Highlighting History

MARTINSIMMONS ARCHITECTS

HIGHLIGHTING
HISTORY

“The Region of Waterloo is one of the most dynamic regions in Canada, And Cambridge’s economic prosperity, attitude towards community building, and political and community background comes together to make the perfect storm for this kind of development.”


Patrick Simmons

Partner
MartinSimmons Architects

A LOCATION LIKE NO OTHER

“People don’t know there’s this jewel that’s just an hour’s drive from Toronto, Hamilton or London, Cambridge is a spectacular river city.”


Patrick Simmons

Partner
MartinSimmons Architects

A hundred years ago, the Grand River wasn’t valued for it’s natural beauty as it is today. Instead, its power was harnessed to move mills wile its constant flow flushed out industrial and farming run-off. But today, the Grand River, which snakes its way through Preston, Galt and Hespeler, has become synonymous with the city’s charm.

With a nod to the town’s history and a focus on the future, MartinSimmons Architects Inc. is excited to be playing a role in the Gaslight District development.

MartinSimmons Architects Inc. has built a reputation as a leader in the restoration and redevelopment of heritage sites, including their extensive redevelopment of the Google building in Kitchener. “It’s great that we’ve been asked to be a part of The Gaslight District project, and to get the opportunity to breathe life back into these architecturally stunning buildings,” says Patrick.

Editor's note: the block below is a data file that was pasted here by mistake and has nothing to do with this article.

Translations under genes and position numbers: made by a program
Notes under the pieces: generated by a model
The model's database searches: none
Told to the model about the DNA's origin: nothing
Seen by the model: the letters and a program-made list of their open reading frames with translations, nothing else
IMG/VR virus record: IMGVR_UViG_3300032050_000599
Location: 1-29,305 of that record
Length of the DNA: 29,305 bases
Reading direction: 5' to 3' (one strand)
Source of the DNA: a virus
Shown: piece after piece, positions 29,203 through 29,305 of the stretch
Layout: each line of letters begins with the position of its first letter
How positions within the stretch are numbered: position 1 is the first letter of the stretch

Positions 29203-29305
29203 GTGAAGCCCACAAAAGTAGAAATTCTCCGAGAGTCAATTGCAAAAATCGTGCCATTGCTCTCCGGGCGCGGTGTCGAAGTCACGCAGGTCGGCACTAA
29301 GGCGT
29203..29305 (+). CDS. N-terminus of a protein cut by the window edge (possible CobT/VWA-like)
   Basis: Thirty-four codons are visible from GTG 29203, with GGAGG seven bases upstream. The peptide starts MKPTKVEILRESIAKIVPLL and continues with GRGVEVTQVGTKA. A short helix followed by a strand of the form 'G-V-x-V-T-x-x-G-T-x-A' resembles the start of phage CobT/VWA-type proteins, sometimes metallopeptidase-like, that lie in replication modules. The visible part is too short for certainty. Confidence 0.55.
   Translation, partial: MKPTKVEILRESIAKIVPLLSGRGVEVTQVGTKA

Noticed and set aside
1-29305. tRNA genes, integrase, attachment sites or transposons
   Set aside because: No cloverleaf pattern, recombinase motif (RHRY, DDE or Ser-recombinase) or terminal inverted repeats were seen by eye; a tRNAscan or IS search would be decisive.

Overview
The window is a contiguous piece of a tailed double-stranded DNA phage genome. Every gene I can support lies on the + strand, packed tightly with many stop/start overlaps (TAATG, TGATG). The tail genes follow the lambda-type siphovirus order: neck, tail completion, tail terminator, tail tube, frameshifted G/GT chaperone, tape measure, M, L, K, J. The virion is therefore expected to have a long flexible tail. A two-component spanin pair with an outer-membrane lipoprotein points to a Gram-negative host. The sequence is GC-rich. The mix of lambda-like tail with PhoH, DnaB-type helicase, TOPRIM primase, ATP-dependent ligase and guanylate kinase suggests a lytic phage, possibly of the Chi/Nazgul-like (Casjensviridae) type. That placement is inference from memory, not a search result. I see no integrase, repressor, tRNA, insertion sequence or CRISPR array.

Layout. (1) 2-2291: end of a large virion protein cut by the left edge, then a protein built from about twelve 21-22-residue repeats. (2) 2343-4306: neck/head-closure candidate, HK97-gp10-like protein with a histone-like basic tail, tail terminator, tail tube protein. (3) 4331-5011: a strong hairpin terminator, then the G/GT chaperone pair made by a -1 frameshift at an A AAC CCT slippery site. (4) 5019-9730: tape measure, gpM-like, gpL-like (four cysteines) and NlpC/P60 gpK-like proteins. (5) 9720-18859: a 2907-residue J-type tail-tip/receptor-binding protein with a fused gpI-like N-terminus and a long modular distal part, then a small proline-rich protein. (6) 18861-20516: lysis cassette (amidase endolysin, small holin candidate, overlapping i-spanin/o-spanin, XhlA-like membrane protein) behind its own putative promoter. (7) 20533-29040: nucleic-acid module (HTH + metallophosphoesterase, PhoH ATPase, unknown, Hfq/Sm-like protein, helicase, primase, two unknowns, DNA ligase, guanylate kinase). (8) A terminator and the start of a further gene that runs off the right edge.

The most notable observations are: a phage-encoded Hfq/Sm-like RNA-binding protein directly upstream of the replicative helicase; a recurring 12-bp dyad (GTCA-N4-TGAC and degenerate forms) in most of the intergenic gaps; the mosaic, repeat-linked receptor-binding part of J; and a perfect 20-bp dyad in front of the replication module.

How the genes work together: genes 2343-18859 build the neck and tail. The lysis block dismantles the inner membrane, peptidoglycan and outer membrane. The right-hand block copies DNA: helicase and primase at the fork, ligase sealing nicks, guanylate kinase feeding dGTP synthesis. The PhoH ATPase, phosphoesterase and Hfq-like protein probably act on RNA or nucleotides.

Originally built as factories, the Southworks site has been used as an antique market and outlet mall. “What other town has a treasure of a building complex that’s so perfectly suited to this kind of development? You’d have to look far and wide to see an old heritage industrial building of this quality and size to be used like this.”

Patrick’s team is committed to stripping away the layer of late 20th century use to expose as much of the original character as possible. “We’re going to be adding and restoring parts of these buildings to help let people appreciate them both for what they were and for what they will offer them,” he continues. “The existing buildings have a great feel and vibe – including exposed stone and large windows. Our goal is to reinforce these features, not detract from them. We won’t try to emulate the old features, but rather will use modern elements to draw attention to the historic beauty.”

Beyond the challenges and opportunities this project presents, Patrick has a personal interest in seeing The Gaslight District come to life: the impact it will have on his hometown. For the past 25 years he’s called Galt home – raising his family in an 1868 stone house and renovating and owning a 10 unit multi-use building (a converted stone mill, the oldest in the city) not far from the development site. “This means so much for our city – it’s a boost of confidence,” he says. “The Gaslight District says we have the vision, commitment, and economic and political power to take on a project of this magnitude. It’s going to be great.”